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) -- Major U.S. stock averages fell for the first time this week as politicians wrangled over the "fiscal cliff" deal in Washington.

A bright spot was the rising optimism over the housing market recovery.


Dow Jones Industrial Average

was down 99 points, or 0.74%, at 13,252 on Wednesday. The blue-chip index is up more than 9% this year.

Breadth was negative, with losers outpacing winners 27 to three. The biggest blue-chip decliners were

General Electric






American Express



Home Depot



Shares of conglomerate GE slid 3.1% as UBS took the stock off its "key call" list, citing the risk of softer-than-predicted profit amid uncertain economic conditions.

Alcoa shares shed 3% as the company faces the possibility of a downgrade from Moody's, potentially pushing its credit ratings into junk territory, because of a steep decline in aluminum prices this year.

The only percentage gainers were

United Technologies










S&P 500

fell 11 points, or 0.76%, at 1,436. The


dipped 10 points, or 0.33%, to 3,044.

Action was mixed among sectors in the broader market with conglomerates, health care, utilities and basic materials among those in the red. The capital goods, consumer cyclical and transportation sectors rose.

Decliners edged advancers incrementally on the

New York Stock Exchange

, but winners slightly beat losers on the Nasdaq. Volumes totaled 3.78 billion shares on the Big Board and 1.90 billion shares on the Nasdaq.

"As for the fiscal cliff, the rejoicing over a deal yesterday and ebullience in the equity market is taking the first step toward realizing that no deal is done and positions are hardening," said Richard Gilhooly, U.S. director of interest rate strategy at TD Securities. "The threat of veto of Plan B will not sit well with the GOP and talks are likely to extend beyond next Tuesday."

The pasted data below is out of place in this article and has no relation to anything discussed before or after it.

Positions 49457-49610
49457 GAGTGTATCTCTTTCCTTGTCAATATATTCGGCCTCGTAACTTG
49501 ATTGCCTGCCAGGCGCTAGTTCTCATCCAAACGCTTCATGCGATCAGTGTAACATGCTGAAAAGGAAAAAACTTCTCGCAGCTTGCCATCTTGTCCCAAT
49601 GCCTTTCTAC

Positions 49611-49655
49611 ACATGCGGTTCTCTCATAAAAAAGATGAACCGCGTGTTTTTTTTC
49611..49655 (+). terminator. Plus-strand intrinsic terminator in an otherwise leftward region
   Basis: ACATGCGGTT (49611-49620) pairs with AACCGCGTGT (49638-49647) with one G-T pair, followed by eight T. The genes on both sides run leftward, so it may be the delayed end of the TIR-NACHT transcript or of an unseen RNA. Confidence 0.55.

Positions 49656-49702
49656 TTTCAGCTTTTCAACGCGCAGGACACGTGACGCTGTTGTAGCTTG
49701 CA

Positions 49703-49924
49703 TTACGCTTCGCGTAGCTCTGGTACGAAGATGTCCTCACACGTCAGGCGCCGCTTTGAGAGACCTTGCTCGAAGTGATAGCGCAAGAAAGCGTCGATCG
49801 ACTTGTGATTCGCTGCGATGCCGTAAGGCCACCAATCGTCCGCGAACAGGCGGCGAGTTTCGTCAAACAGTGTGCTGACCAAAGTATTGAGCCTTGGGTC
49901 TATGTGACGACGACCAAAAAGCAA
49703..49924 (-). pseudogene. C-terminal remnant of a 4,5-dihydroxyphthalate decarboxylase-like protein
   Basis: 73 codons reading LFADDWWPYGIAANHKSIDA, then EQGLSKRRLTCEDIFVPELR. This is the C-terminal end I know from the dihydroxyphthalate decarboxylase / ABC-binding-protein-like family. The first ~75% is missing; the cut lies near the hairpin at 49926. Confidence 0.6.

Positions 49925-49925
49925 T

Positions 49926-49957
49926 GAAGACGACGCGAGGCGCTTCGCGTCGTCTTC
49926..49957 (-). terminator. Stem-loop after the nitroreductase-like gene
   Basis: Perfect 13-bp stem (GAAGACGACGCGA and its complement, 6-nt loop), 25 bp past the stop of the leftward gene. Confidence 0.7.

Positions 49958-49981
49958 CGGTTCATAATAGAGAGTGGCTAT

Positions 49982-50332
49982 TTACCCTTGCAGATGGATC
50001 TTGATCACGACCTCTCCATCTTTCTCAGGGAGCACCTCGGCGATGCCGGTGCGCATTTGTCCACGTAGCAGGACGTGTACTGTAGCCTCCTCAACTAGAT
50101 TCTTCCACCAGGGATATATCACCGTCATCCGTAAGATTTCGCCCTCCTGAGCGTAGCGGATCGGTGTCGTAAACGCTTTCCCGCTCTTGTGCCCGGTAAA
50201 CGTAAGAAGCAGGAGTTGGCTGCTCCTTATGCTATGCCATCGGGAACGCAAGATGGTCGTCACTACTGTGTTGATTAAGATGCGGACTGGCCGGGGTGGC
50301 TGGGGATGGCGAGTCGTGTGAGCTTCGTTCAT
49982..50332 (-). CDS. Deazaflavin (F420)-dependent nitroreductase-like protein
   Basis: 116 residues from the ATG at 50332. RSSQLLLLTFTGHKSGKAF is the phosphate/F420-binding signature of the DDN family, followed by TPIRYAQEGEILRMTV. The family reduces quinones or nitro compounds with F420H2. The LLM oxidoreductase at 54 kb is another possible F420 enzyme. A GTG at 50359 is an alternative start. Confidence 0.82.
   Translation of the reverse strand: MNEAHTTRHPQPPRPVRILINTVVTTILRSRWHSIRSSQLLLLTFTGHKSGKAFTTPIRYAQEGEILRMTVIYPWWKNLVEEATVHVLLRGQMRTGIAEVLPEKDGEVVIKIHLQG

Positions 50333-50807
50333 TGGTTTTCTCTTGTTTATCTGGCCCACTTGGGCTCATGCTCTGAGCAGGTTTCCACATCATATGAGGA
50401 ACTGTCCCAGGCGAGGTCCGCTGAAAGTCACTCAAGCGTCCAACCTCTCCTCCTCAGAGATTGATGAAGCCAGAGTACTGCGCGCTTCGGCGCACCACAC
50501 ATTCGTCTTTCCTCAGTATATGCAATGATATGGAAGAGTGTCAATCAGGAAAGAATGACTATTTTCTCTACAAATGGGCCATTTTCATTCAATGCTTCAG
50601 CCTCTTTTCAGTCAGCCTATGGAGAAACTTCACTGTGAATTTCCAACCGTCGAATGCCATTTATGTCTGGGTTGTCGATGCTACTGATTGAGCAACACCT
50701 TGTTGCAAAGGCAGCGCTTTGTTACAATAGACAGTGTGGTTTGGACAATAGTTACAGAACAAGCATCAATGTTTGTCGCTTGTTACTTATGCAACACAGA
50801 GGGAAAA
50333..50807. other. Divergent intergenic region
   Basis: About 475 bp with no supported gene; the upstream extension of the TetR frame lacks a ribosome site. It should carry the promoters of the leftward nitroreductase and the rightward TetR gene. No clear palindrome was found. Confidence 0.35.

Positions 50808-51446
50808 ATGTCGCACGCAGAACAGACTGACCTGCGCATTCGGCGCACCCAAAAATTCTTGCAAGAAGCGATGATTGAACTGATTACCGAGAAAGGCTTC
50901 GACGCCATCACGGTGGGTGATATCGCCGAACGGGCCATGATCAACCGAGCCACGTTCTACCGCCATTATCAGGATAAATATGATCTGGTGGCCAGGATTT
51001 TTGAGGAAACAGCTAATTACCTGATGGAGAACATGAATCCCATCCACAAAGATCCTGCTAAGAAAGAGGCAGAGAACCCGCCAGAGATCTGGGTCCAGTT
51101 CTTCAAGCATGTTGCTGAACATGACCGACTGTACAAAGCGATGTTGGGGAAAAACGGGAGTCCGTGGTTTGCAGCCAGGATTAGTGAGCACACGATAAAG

The White House said Wednesday that President Barack Obama would veto Republicans' "Plan B," a proposal that was put forth as a back-up in case the budget negotiations couldn't be resolved by Jan. 1.

Plan B would raise tax rates on Americans with incomes of more than $1 million and could address the estate tax and the alternative minimum tax. However, it would not avert the spending reductions that would set in next year.

"It is my contention that the constructive technical action of the underlying market will not be toppled by a setback in the fiscal cliff negotiations," said Gene Peroni, senior vice president of equity research at Advisors Asset Management. "That being said, the 'cliff' is a serious situation that, until resolved, is likely to impede the Dow's progress beyond its recent highs around 13,600."

The Census Bureau reported Wednesday that housing starts declined to a seasonally adjusted annual rate of 861,000 in November from a downwardly revised 888,000 units in October. Economists, on average, had expected a rate of 873,000.

Building permits rose to a pace of 899,000 in November from an upwardly revised 868,000 in October. Expectations called for 875,000.